Android is a mobile operating system (OS) based on the Linux kernel and currently developed by Google. With a user interface based on direct manipulation, Android is designed primarily for touchscreen mobile devices such as smartphones and tablet computers, with specialized user interfaces for televisions (Android TV), cars (Android Auto), and wrist watches (Android Wear).
- Content Provider
- Broadcast Receiver
An Activity is an application component that provides a screen with which users can interact in order to do something, such as dial the phone, take a photo, send an email, or view a map. Each activity is given a window in which to draw its user interface. The window typically fills the screen, but may be smaller than the screen
One activity in an application is specified as the “main” activity, which is presented to the user when launching the application for the first time.
Each time a new activity starts, the previous activity is stopped, but the system preserves the activity in a stack (the “back stack”). When a new activity starts, it is pushed onto the back stack and takes user focus.
The back stack maintain the basic “last in, first out” mechanism, so, when the user is done with the current activity and presses the BACK key, it is popped from the stack (and destroyed) and the previous activity resumes.
To create an activity, you must create a subclass of Activity (or an existing subclass of it). In your subclass, you need to implement call back methods that the system calls when the activity transitions between various states of its lifecycle, such as when the activity is being created, stopped, resumed, or destroyed.
onCreate // The activity is being created.
onStart() //The activity is about to become visible.
onResume() // The activity has become visible (it is now “resumed”).
onPause() // Another activity is taking focus (this activity is about to be “paused”).
onStop() // The activity is no longer visible (it is now “stopped”)
onDestroy() // The activity is about to be destroyed.
You can shut down an activity by calling its finish() method. You can also shut down a separate activity that you previously started by calling finishActivity().
Managing the lifecycle of your activities by implementing callback methods is crucial to developing a strong and flexible application. The lifecycle of an activity is directly affected by its association with other activities, its task and back stack.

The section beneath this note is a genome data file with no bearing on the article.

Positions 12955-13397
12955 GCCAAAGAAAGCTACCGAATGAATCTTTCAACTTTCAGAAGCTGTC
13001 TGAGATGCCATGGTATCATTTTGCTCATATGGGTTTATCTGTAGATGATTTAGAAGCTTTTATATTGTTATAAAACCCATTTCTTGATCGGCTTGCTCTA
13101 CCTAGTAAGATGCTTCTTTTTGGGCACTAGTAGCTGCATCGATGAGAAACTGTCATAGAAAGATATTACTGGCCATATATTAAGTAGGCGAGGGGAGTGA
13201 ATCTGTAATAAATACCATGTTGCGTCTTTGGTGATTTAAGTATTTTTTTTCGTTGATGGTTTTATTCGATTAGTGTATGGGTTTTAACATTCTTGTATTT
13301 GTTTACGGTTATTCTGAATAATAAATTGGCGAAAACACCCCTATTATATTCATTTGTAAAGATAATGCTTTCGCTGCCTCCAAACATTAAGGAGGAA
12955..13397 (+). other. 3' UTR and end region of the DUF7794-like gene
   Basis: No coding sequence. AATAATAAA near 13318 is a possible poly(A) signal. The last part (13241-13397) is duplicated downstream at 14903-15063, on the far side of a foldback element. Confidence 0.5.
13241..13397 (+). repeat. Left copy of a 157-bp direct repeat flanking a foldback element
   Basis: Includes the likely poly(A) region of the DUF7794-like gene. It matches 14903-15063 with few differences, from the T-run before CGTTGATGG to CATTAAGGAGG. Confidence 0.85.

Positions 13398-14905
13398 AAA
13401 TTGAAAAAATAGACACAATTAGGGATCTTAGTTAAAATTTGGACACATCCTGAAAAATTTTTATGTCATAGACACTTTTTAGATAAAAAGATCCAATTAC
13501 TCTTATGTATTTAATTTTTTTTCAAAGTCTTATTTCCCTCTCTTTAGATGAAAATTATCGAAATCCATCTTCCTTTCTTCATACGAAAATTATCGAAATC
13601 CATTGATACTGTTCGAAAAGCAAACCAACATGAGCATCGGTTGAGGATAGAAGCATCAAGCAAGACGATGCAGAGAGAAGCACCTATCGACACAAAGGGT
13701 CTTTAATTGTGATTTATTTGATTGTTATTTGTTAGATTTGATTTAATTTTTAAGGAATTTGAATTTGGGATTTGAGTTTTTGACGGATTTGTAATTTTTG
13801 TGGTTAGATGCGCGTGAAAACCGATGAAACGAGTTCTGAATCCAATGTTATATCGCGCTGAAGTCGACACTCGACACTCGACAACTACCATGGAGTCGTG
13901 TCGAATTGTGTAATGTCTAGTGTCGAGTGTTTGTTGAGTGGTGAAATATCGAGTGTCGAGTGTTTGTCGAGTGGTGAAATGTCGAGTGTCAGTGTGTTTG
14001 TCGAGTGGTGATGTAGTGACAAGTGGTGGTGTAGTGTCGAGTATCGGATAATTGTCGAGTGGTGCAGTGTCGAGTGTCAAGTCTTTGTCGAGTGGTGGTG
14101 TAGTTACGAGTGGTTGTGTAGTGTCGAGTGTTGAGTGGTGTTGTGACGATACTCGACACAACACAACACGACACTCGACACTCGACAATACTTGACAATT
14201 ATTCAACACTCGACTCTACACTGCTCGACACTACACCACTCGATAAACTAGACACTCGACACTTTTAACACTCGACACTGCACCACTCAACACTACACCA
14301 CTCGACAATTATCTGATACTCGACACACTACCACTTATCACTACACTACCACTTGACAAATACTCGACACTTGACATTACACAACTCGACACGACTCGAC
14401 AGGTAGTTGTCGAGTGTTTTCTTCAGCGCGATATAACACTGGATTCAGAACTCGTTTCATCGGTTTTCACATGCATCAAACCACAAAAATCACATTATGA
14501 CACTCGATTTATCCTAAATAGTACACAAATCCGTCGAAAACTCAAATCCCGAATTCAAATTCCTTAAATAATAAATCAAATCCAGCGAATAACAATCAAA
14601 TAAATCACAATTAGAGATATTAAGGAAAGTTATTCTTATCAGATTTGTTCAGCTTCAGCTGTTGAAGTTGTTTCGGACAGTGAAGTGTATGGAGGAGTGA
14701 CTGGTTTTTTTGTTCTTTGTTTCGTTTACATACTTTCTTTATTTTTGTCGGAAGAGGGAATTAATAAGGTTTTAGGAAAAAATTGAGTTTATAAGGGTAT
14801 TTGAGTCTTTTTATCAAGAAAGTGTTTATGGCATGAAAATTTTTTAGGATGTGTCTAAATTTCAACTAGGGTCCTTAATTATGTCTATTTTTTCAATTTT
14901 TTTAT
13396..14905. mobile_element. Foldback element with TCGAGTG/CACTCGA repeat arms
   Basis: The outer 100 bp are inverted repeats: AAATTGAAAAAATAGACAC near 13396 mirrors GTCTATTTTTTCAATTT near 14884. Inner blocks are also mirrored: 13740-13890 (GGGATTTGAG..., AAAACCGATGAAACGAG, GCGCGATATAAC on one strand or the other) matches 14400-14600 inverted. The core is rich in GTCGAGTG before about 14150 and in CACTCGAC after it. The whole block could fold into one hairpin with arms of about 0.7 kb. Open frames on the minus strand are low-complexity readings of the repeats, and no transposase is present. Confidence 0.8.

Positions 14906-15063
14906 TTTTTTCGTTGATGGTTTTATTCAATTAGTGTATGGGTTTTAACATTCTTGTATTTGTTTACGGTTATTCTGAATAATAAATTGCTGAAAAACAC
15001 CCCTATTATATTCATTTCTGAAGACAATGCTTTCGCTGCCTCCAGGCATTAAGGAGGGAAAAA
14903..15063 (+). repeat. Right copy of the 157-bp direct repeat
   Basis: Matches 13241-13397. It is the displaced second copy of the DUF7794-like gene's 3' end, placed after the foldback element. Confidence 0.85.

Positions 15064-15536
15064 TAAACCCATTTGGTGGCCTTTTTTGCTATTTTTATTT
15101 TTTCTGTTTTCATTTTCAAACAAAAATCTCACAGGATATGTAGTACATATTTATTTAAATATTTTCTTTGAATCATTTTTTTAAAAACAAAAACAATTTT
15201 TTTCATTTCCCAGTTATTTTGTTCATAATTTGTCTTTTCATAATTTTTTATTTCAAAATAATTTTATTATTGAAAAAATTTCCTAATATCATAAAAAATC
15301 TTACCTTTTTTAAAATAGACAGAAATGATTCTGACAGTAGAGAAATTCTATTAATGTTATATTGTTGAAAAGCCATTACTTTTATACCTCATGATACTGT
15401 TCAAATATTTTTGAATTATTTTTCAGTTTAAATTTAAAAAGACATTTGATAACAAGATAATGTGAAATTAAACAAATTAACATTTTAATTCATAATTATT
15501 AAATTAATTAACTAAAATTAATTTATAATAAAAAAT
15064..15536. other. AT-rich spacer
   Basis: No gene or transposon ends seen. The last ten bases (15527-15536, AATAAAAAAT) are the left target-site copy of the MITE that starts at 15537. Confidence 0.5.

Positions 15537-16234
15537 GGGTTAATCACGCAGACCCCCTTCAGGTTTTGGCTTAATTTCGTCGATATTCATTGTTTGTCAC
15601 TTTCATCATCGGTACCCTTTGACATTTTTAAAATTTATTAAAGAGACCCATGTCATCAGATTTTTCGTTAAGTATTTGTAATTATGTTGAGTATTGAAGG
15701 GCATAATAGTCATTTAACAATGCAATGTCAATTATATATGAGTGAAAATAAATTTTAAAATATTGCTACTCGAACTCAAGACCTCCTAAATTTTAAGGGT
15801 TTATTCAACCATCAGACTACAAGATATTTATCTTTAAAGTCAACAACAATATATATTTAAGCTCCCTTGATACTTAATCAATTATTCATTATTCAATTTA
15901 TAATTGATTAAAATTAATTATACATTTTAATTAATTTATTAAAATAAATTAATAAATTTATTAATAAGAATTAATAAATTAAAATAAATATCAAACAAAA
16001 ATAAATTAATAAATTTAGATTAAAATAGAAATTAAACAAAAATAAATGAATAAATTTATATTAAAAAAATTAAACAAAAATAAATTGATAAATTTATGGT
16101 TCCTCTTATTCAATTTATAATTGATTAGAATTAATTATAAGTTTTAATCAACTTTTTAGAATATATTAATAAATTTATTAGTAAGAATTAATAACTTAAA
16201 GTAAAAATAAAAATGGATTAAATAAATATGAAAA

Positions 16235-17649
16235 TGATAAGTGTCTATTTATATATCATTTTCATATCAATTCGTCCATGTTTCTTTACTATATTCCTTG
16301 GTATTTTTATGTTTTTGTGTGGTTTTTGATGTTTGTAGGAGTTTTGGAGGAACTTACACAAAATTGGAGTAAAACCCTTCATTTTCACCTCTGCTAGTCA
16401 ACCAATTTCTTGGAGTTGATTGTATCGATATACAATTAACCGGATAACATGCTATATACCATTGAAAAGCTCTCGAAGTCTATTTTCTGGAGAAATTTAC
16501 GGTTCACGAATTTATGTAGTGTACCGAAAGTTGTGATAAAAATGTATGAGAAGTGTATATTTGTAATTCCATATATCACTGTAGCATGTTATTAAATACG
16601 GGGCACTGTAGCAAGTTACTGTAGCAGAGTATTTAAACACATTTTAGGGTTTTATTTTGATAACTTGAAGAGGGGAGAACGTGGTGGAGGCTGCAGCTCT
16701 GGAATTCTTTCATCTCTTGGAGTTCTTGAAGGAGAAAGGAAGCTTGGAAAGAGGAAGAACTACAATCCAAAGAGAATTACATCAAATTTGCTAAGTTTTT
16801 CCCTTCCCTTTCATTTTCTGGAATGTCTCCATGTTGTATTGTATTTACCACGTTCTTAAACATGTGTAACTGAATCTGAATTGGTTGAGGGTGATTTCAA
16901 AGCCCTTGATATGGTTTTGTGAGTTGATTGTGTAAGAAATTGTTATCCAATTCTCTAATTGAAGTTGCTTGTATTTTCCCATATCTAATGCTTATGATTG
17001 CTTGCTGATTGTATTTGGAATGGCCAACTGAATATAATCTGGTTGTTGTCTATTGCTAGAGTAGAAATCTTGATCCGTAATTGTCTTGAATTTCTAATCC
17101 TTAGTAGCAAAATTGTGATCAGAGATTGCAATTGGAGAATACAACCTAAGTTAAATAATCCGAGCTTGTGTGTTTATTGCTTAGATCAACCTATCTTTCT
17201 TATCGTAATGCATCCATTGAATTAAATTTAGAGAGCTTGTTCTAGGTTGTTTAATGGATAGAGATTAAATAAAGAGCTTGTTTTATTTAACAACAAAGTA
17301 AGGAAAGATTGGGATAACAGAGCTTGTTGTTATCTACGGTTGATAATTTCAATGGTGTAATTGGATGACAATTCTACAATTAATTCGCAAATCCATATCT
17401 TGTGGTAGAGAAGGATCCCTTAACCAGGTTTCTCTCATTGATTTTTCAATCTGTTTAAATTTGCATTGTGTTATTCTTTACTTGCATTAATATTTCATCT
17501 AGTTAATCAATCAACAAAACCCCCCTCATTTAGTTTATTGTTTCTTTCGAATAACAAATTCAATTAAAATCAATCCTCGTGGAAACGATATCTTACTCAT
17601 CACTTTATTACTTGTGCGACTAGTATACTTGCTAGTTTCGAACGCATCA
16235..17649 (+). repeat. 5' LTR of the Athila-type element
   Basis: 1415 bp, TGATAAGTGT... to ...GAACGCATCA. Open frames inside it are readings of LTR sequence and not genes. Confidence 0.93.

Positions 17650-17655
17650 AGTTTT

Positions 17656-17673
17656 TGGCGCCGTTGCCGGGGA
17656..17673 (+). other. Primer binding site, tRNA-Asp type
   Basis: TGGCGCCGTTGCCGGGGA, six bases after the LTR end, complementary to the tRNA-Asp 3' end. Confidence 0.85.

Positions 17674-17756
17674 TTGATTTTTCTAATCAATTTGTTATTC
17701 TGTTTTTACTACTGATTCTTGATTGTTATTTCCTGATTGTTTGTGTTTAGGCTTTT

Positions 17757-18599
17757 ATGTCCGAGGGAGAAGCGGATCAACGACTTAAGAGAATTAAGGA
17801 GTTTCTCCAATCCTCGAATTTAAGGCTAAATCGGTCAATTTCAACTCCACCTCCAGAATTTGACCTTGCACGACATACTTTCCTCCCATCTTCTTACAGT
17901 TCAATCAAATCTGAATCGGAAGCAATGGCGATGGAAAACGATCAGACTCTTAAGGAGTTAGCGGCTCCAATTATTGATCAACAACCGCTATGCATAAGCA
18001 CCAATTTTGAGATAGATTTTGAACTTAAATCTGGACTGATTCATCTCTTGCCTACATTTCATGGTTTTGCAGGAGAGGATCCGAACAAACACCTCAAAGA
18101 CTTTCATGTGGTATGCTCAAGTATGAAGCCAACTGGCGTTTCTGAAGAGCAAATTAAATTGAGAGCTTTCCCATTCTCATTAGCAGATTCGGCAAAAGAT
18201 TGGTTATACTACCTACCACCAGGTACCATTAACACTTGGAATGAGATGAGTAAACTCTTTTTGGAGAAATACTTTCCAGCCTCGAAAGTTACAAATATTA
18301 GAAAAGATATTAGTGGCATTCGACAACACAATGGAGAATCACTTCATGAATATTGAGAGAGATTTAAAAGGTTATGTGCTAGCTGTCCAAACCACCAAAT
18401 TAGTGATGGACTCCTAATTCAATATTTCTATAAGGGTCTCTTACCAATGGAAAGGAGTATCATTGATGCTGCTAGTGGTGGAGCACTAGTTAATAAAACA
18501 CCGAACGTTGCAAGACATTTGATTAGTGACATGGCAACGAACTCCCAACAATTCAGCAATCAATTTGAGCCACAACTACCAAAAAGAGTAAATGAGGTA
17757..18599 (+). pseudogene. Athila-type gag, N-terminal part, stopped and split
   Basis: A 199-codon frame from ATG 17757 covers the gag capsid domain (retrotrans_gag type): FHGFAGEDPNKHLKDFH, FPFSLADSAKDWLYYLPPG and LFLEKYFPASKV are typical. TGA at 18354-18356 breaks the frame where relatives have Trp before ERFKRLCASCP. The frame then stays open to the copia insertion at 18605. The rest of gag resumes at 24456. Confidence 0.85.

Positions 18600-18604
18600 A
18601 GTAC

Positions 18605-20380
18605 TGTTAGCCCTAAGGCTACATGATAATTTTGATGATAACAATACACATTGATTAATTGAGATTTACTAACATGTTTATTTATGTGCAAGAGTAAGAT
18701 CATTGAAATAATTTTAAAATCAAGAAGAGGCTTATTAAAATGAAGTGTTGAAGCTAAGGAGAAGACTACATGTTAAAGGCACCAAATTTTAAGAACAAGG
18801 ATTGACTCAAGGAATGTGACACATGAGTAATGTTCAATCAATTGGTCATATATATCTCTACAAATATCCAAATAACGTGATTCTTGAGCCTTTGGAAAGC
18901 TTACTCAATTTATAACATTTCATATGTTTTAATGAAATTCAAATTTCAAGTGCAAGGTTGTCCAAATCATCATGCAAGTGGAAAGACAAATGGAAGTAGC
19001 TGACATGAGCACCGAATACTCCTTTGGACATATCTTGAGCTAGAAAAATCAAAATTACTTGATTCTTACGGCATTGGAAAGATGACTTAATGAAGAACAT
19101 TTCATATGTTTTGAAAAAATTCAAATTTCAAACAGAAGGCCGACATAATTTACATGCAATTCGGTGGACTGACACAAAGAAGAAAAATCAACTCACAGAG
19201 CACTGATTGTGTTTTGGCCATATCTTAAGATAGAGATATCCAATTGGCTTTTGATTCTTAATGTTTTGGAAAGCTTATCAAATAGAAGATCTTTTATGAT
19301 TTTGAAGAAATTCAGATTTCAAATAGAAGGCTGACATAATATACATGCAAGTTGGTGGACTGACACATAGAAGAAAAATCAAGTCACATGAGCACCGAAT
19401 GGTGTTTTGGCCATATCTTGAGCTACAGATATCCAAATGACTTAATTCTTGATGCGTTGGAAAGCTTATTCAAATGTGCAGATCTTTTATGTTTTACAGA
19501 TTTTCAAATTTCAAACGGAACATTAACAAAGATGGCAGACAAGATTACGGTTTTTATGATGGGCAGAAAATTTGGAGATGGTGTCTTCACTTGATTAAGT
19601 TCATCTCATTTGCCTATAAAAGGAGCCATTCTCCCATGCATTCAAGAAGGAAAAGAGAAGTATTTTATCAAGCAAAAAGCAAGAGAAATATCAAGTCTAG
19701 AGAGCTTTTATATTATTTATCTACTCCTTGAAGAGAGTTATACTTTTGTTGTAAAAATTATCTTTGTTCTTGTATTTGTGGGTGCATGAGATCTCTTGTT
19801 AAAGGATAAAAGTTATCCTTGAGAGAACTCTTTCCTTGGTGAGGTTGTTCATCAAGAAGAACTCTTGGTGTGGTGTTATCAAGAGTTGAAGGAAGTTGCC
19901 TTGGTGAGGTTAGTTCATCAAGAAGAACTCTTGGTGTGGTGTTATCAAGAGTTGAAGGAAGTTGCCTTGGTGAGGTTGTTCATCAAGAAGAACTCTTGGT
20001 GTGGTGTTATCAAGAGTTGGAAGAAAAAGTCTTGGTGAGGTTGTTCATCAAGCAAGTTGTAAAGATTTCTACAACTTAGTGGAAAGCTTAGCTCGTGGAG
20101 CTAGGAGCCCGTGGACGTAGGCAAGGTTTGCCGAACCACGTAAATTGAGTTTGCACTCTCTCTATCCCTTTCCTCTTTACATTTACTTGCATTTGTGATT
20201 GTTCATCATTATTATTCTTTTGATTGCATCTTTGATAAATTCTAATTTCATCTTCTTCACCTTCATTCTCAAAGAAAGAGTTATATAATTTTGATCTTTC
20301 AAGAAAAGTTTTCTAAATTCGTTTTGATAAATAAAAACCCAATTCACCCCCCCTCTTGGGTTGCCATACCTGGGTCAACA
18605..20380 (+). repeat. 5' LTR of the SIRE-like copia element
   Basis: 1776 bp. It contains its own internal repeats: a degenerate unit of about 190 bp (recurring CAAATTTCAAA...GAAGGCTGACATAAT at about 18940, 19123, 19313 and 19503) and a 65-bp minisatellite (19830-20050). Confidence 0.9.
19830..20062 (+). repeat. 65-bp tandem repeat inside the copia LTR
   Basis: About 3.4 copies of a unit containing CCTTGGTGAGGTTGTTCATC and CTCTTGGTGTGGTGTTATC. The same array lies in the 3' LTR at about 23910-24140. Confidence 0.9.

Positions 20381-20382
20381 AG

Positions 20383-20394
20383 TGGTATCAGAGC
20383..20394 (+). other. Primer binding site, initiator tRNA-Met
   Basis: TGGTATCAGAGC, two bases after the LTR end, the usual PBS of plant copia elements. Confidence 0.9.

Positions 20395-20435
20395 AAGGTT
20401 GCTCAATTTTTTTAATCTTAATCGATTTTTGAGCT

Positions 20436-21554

A activity can exist in basically three states: Resumed, Paused, Stopped
The call back method in which you can save information about the current state of your activity is onSavedInstancestate(). The system calls this method before making the activity vulnerable to being destroyed and passes it a Bundle object. The Bundle is where you can store state information about the activity as name-value pairs, using methods such as putstring(). Then, if the system kills your activity’s process and the user navigates back to your activity, the system passes the Bundle to onCreate() so you can restore the activity state you saved during onSavedInstancestate(). If there is no state information to restore, then the Bundle passed to onCreate() is null.
When an activity is paused or stopped, the state of the activity is retained. This is true because the Activity object is still held in memory when it is paused or stopped all information about its members and current state is still alive. Thus, any changes the user made within the activity are retained in memory, so that when the activity returns to the foreground (when it “resumes”), those changes are still there.
The order for lifecycle callbacks is all around characterized, especially when the two activities are in a similar procedure and one is beginning the other. Here’s the order for tasks that happen when Activity A beginnings Activity B:
- Activity A’s onPause() method executes.
- Activity B’s onCreate(), onStart(), and onResume() methods execute in sequence.
- (Activity B now has user focus.)Then, if Activity A is no longer visible on screen, its onStop() method executes.